Since its creation in 2017, Jordan Lake One Water Initiative (JLOW) has worked to develop and implement an integrated watershed management strategy, i.e. a “One Water” framework, for the Jordan Lake watershed. This strategy works alongside other management tools in an effort to restore and protect the water quality of Jordan Lake through land conservation. Watershed protection is one of the central elements of the initiative’s mission. The initiative facilitates collaboration among a diverse set of stakeholders in order to develop policy, operational and financial recommendations to address the regulatory concerns of the Clean Water Act. JLOW stakeholders have met quarterly to learn about One Water, and to share diverse perspectives, local community-based challenges and objectives and thoughts on the deployment of the actual management strategy.
One of the unique characteristics of JLOW is a focus on achieving multiple goals—economic, environmental and social. Coupled with this, JLOW utilizes watershed-scale planning that places a strong emphasis on integrating individual community needs into the larger collective vision of the entire watershed. This focus increases opportunities for upstream, downstream, urban and rural entities to work together to implement multi-benefit projects.
“Finding these tools that meet several different goals makes this collective group of stakeholders more willing to make changes,” says the Haw River Assembly’s Haw Riverkeeper Emily Sutton. The Haw Riverkeeper is the river’s main watchdog, a non-regulatory position that carries the responsibility of protecting the watershed. Sutton oversees water quality issues in the Haw River, including emerging contaminants, Jordan Lake nutrients and sediment pollution. The Haw River Assembly is also one of the stakeholders involved in the JLOW Initiative.
Last year’s historic flooding in Greensboro provides an example of how water quality programs and actions can help address problems in upstream communities and the nutrient issues in Jordan Lake. The city of Greensboro experienced historic flooding last year that left city officials and residents unprepared as they were undulated with flash flooding. Sutton explains that it is possible to manage the City of Greensboro’s flooding through different stormwater management systems (e.g. green stormwater infrastructure and land conservation) that also impact the nutrient problem in Jordan Lake.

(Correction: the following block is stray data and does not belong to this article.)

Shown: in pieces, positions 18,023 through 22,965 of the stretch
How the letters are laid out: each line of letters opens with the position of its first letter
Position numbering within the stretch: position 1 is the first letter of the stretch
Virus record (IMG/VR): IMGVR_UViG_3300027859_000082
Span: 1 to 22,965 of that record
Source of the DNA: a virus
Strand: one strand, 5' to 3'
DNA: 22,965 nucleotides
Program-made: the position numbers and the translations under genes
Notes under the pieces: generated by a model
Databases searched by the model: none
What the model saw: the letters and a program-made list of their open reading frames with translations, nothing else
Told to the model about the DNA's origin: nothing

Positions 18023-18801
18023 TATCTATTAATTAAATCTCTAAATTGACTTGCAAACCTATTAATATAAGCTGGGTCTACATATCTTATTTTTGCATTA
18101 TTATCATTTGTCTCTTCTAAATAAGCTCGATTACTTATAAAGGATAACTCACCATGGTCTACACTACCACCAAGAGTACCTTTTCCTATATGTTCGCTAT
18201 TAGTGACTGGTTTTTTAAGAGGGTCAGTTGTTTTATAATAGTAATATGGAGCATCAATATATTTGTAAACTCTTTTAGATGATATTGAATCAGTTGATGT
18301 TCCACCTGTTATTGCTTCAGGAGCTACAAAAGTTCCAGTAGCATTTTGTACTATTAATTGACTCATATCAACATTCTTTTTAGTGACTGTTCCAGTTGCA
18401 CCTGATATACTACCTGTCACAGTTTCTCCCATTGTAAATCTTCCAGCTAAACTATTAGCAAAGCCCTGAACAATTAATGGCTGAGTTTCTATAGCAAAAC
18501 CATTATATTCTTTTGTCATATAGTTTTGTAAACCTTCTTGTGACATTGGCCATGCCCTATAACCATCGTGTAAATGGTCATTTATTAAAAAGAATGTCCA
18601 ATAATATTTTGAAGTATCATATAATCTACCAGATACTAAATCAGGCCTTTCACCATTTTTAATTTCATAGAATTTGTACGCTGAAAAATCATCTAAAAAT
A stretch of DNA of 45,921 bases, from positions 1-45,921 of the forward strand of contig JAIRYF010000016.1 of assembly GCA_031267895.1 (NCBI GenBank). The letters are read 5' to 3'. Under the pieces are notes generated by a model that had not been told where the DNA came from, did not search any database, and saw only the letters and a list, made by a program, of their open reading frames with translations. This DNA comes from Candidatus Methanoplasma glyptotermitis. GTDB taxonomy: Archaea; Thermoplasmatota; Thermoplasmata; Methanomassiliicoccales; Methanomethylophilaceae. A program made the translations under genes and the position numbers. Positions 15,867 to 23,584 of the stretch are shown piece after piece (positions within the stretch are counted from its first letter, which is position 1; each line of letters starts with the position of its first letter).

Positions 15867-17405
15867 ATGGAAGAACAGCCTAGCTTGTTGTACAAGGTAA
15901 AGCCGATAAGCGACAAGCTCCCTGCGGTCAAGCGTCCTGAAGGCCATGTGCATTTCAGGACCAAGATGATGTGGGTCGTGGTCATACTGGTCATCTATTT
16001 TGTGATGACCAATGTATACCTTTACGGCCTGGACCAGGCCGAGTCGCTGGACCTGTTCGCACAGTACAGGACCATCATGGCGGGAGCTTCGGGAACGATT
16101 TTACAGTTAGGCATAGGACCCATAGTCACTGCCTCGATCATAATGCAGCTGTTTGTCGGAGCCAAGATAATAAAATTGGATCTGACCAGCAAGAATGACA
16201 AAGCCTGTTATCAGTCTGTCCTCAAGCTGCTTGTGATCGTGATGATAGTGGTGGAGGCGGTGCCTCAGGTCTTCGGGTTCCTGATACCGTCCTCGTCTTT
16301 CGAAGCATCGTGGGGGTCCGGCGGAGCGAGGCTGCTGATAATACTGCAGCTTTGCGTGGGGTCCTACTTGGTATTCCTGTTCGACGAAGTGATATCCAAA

“I mean upstream dischargers, whether its waste water treatment plants or industrial plants or cities with nonpoint source pollution, know that something has to give. They’re ready and willing to change practices and have more strict regulations to protect water quality in Jordan Lake,” said Sutton.
JLOW Initiative partners have brought together an average of 60 or more representatives of organizations and stakeholders, many of whom are collaborating across jurisdictions for the first time. By relying heavily on partnership and inclusion, JLOW has created a forum for ongoing dialogue among a diverse set of stakeholders, such as local governments and agencies.
“In the past, these stakeholders tended to come together for different things like water allocation and rules development but this is the first time the entire group has come together in a more voluntary and proactive effort to come up with different ideas and strategies, said Leigh Ann Hammerbacher, director of Land Protection & Stewardship (East) at the Triangle Land Conservancy.
Harnessing land conservation to safeguard clean water
The Triangle Land Conservatory worked with One Water partners to create a Jordan Lake Watershed Conservation Strategy that identifies key parcels of land for conservation. One Water partners and the Triangle Land Conservatory have identified a goal of protecting 35,000 acres over the next 35 years, which corresponds to about 5% of the eligible acreage within the watershed. This conservation strategy was modeled after the successful Upper Neuse Clean Water Initiative (UNCWI), which has received national recognition for its expansive efforts to protect drinking water and the crucial watersheds supplying it.
The UNCWI is a 14-year old conservation program created to protect and provide clean water for the Triangle region. The Upper Neuse watershed includes 770 square miles, six counties and nine water supply reservoirs, including Falls Lake, the primary water supply for Raleigh. Falls Lake was also similarly impaired due to high levels of turbidity and chlorophyll-a.
The Upper Neuse watershed also shares similar demographics and land uses with the Jordan Lake watershed, suggesting that a similar conservation effort can succeed in the Jordan Lake watershed. Even in the midst of a global pandemic, local cities are committed to protecting clean water. In the past month, the City of Cary allocated $765,000 in the city budget to support watershed protection activities! This was made possible by the demonstratable success of the UNCWI Initiative.